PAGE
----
My mother must’ve been sweaty that summer day in suburban
Chicago when I popped out. Maybe the infection in her breasts
that stopped her milk, maybe the valve in my tummy that refused
to set, whatever, I wailed for months unconsoled like only one could
when ripped from the preworld. What’s it like to walk a small house
on the late shift, wife trying to sleep a bit, and if you stop moving
your bundle erupts, so you have your route past the front door, big
window, couch into kitchen for a few spins on the linoleum, peer
out the back door and back you go in the dark, bouncing lightly,
pale glow of street lights in at an exhausted angle. Night so long,
path so short, not exactly boredom, but beyond. And what about
this baby whose one gear stuck on wail pierces you with a pain
at some point you can only ignore? A cool breeze finally blows at
four a.m. and you’re walking wounded wearing grooves into your
floor, blood shot eyes on bedroom door that doesn’t open – a good
sign she’s getting sleep but no relief for you in sight, so you stare
down interminable not quite night, its languid breeze, this little life lightly
asleep in your arms. Who knew seven pounds could feel so heavy?
Full of near feral cats, the house way out
in Old Washington, shadows perched
peripheral, traces of a tail at sideways glances,
glowing eyes multiplied in a far corner. The smell:
a mix past some tipped point of hairball, shit
and death. The woman lived alone and didn’t let on
about any of it, just pointed us to the old washer
to haul away. We worked in winter’s pre-dinner dark.
My father, Sears store manager and in these
later years right before the store closed also
Delivery man, cinched the canvas strap
around the washer’s waist, turned the crank
that tugged the strap even tighter, pulled it even
closer to the hand truck. Lowering the washer down
the back stairs plunk after low plunk, he did
the hard work, let it down gentle, tightness
across his face like a fake smile for the photo
that doesn’t exist. My sixteen-year-old self
had to slow our descent, watch the wheels
shudder each of the old wooden steps
to their bend’s end, bent but somehow holding.
“It’s why she wanted to be loved and left alone.”
A friend remembered the day they brought
your body out of Patchen Place,
the last rare glimpse shrouded in white,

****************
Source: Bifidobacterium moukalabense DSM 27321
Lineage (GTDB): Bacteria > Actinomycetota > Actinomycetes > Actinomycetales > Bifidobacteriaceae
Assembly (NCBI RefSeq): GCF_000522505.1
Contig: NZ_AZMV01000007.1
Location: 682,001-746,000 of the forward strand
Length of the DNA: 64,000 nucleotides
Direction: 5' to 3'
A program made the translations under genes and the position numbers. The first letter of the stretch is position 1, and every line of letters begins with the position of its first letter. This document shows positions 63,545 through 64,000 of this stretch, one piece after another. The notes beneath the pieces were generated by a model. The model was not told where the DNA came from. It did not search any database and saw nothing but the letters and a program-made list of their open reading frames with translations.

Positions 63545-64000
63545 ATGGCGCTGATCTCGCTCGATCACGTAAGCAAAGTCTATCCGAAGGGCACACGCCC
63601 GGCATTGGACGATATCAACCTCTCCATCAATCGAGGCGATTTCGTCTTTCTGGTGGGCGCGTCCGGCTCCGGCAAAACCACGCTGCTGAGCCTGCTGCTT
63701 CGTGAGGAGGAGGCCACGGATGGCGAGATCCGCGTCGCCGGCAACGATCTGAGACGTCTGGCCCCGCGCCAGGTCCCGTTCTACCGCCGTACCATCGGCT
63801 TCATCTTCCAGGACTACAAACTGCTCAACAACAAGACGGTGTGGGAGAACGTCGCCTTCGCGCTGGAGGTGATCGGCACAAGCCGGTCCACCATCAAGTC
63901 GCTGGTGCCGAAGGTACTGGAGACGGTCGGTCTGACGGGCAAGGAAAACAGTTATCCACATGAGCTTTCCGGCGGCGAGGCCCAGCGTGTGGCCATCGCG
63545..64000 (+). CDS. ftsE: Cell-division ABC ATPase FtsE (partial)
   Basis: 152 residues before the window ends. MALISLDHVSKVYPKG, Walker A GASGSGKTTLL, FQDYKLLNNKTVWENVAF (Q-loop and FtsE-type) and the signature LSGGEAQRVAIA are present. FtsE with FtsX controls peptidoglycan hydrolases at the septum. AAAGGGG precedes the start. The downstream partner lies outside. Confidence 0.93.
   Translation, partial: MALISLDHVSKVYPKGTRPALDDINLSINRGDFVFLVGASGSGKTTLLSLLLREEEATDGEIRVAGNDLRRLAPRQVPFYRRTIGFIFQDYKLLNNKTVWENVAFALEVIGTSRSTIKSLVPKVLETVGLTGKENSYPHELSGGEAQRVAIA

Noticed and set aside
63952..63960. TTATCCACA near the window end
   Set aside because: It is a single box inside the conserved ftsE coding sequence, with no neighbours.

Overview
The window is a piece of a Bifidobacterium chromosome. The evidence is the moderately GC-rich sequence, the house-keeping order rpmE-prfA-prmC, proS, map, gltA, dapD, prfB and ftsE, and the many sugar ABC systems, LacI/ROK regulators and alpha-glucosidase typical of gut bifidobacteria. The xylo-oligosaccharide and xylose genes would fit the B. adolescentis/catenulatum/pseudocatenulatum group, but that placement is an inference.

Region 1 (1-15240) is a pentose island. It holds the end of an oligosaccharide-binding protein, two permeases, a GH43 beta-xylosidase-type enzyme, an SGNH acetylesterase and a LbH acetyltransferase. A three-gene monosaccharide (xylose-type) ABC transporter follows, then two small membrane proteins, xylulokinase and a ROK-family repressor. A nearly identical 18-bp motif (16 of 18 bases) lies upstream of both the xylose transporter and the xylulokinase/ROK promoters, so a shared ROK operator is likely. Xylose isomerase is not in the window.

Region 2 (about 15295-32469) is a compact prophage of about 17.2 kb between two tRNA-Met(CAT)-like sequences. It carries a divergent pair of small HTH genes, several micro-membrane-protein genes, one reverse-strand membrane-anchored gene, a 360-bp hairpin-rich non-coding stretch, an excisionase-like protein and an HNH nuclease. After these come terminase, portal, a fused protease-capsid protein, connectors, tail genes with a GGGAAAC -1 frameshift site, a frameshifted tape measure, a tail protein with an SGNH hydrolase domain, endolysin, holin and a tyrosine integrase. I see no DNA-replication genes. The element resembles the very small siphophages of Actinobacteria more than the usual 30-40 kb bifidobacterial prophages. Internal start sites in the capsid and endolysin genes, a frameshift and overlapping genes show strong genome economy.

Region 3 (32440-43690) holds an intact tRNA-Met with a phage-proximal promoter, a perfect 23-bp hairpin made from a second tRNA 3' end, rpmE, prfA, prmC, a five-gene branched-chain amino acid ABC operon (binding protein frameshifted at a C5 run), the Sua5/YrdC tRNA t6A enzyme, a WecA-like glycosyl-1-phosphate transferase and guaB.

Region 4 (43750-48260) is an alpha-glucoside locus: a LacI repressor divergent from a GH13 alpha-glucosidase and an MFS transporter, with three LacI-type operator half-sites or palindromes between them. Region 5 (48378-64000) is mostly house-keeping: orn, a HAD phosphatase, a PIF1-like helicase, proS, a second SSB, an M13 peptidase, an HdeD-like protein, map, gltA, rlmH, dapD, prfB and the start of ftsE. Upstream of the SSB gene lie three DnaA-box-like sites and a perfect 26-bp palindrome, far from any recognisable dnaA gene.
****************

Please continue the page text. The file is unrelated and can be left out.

no more crackers for dinner, no more books
thrown out windows at Carson McCullers
who was old enough to know better.
The pilgrimages of the young, you were
used to them, you were done with them.
“We need to preserve the neighborhood,
so muggers have a place to ply their trade.”
I’d like to see someone try to take yours
from you; you’d ice them with your eyes
watch them run, and laugh. That kind of burn,
hard won. To escape a father like that,
you not only have to run, when he tries
to pawn you off, you sting. Go far away
to feast on Paris in that famous photo
half vampire, half victim in a high collar.
I’d barely heard of you when they asked me
to work on your estate. I first came to know you
through the confusion of your copyrights,
doubled and mirrored, yellowed contracts, your
fading lines, typewritered clean, and the surprising
number of requests to borrow a bit of your shine.
The director with the movie rights
kept putting off the film, not yet, too much
rust, too much rage, too much poetry,
too much hate, too much lust, too much night.
Yes, good luck bringing you to life, your lips,
your acid, your wit, your eyes. I fear
I’ve failed you again here. I’ve tried so many times,
but you cast a long shadow. Your darkness has many
deviations, goes down, rises up white, a lack of air.
In the night of my heart, you come alive at the end,
alive at the beginning, a conqueror, a friend.
Flesh has the texture of plants. Bow down.
The two nails I pound a little too wide into the stump
like old TV antennae, so it takes two tries to catch
her head, her calm glassy eye up at me. “Well done,”
my father-in-law says. “Clean strike.” Flystrike: who
would think flies could cause so much damage so fast,
such a wound for their eggs to hatch, such a bloom
of maggots like death’s thin white blanket with a tight
cotton weave. I wonder if her body might try to run away
like some not-yet but soon to be ghost. Her chicken body
falls into bag with a thick red splurt across stump and onto
field grass clumped like paint. Her wings flap a few times
as I scoop her separate head onto hatchet blade and dump
it into bag. Rosie, such a sweet bird, trail of matted blood
behind her as she stands, body puffed out, head tucked down
and into wing – if she can’t see what’s happening to her, it’s
not happening. Her neck cord snapped a sound like clipping
a plastic zip tie with scissors, the clunk of the hatchet surprisingly
deep in the stump. Just sharpened; I’m grateful for the right tool.
Jefferson Navicky is the author of the forthcoming Antique Densities, a book of modern parables, as well as the poetic novel, The Book of Transparencies, and the story collection, The Paper Coast. His work has been published in Smokelong Quarterly, Electric Literature, Beloit Poetry Journal, Tarpaulin Sky, and Fairy Tale Review. He is the archivist for the Maine Women Writers Collection, and lives on the coast of Maine.